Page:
I am a Mother of two boys- Arjun (17 years & Senior in High school) and Angad (11 years & 5th grader). Angad also has Down syndrome. When hurricane struck Japan, Angad was moved to help people and he collected $100 from neighbors and friends to donate to Red Cross. Red Cross posted his achievement on their blog (april 22, 2011)
“Angad Sahgal, a Special Needs child raises money for Japan”. (http://atlantaredcross.wordpress.com/2011/04/)
While I loved the fact that Angad’s effort was appreciated and applauded, I did not like “special needs” as a defining term for him. Angad is not limited or defined by his disability. He is a leader, a determined, charismatic young man with a sense of humor. He is a purple-black belt in karate and has kicked & sweated hard to reach this belt color.
He is sensitive and loving and can never, ever see anyone sad or upset. He is the peacemaker of our family, who will in his “no nonsense” voice make the warring parties kiss and apologize. He teaches us love, generosity and so many other things that I wonder why there cannot be more children like Angad! And, in this respect he is “special”.
Angad and Arjun are each other’s strongest advocates. Both have their dreams, passions, strengths and areas of improvement. While my older son wants to join politics or public policy, Angad wants to be a police officer. And, wherever destiny takes them if they respect and honor people for who they are and not judge them by their “labels”, they will be successful human beings.
We want the world to see that Angad is a blessing and has so much to offer. If we raise the bar and our expectations from our children, they will outshine and outperform. My biggest supporters are people like Master Cho (Angad’s karate teacher) who treat him like a “regular” student and I struggle the most with systems and people who have been conditioned to think of disabilities rather than abilities. Make our education system gain flexibility in this thinking, please.
We need organizations and communities to open their doors and provide more opportunities. As Angad grows older my husband and I have to plan to make sure Angad’s dream of being police officer come true. Will the sheriff’s office or law enforcement office work to provide employment opportunities for him? I wonder and dream.
Story From Red Cross
Sometimes out of tragedy and destruction come the best stories of hope and inspiration. After hearing about the disaster in Japan resulting from the earthquake and following tsunami, Angad Saghal, a 10-year-old special needs student from Atlanta, was moved to help play his part in providing help to Japan.
Like most of us, Angad learned of the destruction in Japan from the television news and talked about the tragedy with his mother, Aarti Saghal. The overwhelming destruction in Japan leaves most of us silent in shock, but Angad asked himself what he would need after losing everything. Naturally, Angad worried about Japanese children who would be without toys and other comforts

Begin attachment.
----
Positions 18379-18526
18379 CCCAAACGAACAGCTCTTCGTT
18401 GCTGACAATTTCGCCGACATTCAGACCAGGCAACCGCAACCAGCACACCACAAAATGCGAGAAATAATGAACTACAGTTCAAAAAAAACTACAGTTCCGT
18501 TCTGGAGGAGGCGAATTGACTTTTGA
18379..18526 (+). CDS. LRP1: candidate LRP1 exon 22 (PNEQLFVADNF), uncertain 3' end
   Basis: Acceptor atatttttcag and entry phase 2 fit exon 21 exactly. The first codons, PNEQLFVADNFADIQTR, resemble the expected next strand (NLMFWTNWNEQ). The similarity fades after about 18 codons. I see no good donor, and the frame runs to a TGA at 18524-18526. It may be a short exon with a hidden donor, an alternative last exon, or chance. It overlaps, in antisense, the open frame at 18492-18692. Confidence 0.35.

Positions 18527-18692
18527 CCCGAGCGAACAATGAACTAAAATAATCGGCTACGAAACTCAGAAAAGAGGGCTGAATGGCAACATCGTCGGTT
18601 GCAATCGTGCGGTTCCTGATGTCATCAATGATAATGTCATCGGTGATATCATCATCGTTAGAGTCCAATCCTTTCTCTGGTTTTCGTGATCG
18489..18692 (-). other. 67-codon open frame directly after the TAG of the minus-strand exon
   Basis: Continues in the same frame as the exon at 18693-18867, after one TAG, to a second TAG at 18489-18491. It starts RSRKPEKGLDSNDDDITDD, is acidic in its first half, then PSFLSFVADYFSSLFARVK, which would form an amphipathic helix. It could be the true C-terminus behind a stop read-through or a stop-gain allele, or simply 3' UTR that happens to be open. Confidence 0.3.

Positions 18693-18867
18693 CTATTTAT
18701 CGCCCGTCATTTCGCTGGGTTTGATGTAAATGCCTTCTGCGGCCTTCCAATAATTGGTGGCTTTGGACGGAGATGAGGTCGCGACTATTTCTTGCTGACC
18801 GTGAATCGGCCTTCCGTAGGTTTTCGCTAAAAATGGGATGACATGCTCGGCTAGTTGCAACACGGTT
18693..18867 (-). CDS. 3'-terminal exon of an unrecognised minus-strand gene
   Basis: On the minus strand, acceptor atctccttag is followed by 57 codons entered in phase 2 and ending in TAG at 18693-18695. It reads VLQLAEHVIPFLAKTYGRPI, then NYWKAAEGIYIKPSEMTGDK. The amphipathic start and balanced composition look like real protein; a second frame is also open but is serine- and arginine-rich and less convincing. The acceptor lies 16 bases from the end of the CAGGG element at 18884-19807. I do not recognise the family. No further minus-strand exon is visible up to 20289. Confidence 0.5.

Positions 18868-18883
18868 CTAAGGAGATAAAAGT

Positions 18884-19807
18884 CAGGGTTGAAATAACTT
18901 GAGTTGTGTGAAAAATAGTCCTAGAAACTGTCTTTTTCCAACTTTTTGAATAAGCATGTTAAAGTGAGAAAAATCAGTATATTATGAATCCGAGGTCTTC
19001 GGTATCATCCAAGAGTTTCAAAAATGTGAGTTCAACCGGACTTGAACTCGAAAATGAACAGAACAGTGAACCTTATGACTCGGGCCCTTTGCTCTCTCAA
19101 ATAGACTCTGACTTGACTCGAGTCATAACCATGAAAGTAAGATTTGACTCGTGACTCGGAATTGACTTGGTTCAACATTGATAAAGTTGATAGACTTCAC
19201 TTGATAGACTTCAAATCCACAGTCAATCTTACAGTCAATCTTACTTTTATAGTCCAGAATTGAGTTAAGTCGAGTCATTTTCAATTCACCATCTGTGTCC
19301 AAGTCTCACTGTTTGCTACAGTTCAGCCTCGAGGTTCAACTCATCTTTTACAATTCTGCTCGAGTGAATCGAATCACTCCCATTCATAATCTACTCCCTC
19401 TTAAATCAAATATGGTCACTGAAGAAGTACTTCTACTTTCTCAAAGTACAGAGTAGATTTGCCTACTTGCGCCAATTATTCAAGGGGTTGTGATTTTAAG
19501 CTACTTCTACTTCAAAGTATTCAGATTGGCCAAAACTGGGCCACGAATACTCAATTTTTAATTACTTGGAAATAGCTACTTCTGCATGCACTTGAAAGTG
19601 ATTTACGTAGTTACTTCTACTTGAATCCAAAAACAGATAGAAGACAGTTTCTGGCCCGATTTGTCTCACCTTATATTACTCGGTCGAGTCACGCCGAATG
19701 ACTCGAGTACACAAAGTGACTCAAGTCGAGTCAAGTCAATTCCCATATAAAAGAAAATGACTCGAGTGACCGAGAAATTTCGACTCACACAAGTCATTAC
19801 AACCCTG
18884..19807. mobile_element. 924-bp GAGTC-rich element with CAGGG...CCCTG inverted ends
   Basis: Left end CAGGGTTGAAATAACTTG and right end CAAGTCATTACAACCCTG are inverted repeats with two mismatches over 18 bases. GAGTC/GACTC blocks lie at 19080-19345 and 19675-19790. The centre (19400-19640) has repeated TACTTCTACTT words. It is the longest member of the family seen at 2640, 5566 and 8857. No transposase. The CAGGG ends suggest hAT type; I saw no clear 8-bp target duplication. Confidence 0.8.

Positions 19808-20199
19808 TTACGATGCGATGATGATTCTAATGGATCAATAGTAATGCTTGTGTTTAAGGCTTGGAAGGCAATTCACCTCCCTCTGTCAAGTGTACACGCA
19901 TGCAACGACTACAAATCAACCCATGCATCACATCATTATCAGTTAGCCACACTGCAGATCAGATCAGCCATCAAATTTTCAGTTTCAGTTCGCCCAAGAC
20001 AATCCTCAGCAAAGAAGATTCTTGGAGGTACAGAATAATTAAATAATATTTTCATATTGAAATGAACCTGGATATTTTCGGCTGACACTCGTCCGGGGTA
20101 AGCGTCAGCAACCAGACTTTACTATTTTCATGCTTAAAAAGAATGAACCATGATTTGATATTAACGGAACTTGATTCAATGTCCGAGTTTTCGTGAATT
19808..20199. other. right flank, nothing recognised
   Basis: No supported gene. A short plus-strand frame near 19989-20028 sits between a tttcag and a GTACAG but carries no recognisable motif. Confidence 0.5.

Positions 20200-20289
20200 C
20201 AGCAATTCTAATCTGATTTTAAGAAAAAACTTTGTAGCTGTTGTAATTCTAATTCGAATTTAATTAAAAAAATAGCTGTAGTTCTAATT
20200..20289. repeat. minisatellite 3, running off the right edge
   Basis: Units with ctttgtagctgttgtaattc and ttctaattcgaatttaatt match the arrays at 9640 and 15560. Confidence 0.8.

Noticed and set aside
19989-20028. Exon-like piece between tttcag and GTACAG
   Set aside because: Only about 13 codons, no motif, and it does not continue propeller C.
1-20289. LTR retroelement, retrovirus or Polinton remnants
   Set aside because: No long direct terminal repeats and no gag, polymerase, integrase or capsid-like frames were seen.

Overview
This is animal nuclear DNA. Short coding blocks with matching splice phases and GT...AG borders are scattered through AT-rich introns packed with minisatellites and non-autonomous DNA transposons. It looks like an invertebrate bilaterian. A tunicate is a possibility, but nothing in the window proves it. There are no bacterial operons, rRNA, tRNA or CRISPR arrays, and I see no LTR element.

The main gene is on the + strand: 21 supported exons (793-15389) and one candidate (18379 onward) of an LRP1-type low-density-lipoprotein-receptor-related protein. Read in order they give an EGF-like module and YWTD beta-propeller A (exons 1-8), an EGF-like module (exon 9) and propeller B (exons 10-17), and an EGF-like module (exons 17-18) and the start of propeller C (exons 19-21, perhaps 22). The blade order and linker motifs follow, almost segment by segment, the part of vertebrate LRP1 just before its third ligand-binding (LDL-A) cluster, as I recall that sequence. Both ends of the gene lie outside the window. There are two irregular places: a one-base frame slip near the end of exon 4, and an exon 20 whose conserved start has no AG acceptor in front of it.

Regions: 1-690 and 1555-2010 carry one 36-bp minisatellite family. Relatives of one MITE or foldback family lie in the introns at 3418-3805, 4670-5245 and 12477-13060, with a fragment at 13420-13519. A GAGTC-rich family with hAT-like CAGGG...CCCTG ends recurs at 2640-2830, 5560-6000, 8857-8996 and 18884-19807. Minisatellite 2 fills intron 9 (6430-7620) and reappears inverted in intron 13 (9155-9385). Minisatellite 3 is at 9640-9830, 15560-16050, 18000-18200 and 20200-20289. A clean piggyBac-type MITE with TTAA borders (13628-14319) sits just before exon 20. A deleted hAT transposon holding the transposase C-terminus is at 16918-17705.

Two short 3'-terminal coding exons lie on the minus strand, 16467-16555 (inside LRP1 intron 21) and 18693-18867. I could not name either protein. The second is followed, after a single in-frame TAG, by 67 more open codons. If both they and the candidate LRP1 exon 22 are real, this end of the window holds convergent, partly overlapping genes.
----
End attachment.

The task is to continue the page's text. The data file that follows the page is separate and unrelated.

In an effort to meet basic needs in emergencies, sometimes we forget that the best reassurance can be found in comfort. Aside from basic needs such as food and shelter, I wondered to myself what would bring me comfort if I lost all my material possessions in an emergency. I’d certainly miss my library of books collected and fondly read over time, each volume reminding me of the leisure of reading. Knowing the importance of giving comfort, Angad rallied his family around him in order to fundraise. With help from his mom and using a letter template from school, Angad wrote a letter to send to family, friends, and relatives. His older brother, Argun, helped him design a flier to express the purpose of the donations. After mailing and distributing the letter and fliers, Angad received incredible support from his neighbors, family in Chicago, and even friends in Australia to donate money.
Although this is Angad’s first time fundraising for a cause, he raised over $100 to give to the Red Cross for aid to Japan. Knowing people worldwide are sending aid to Japan, Angad hopes that, “People will contribute to help rebuild Japan.” With a smile Angad concludes, “And send toys, too.”
Angad’s heartwarming story inspires me to remember that comfort is always a welcome relief in a disaster situation. We can never predict emergencies, but the ability to provide support and comfort to others is at the heart of the mission of the Red Cross. It is through actions of ordinary people like Angad and his family that extraordinary acts of kindness change our world.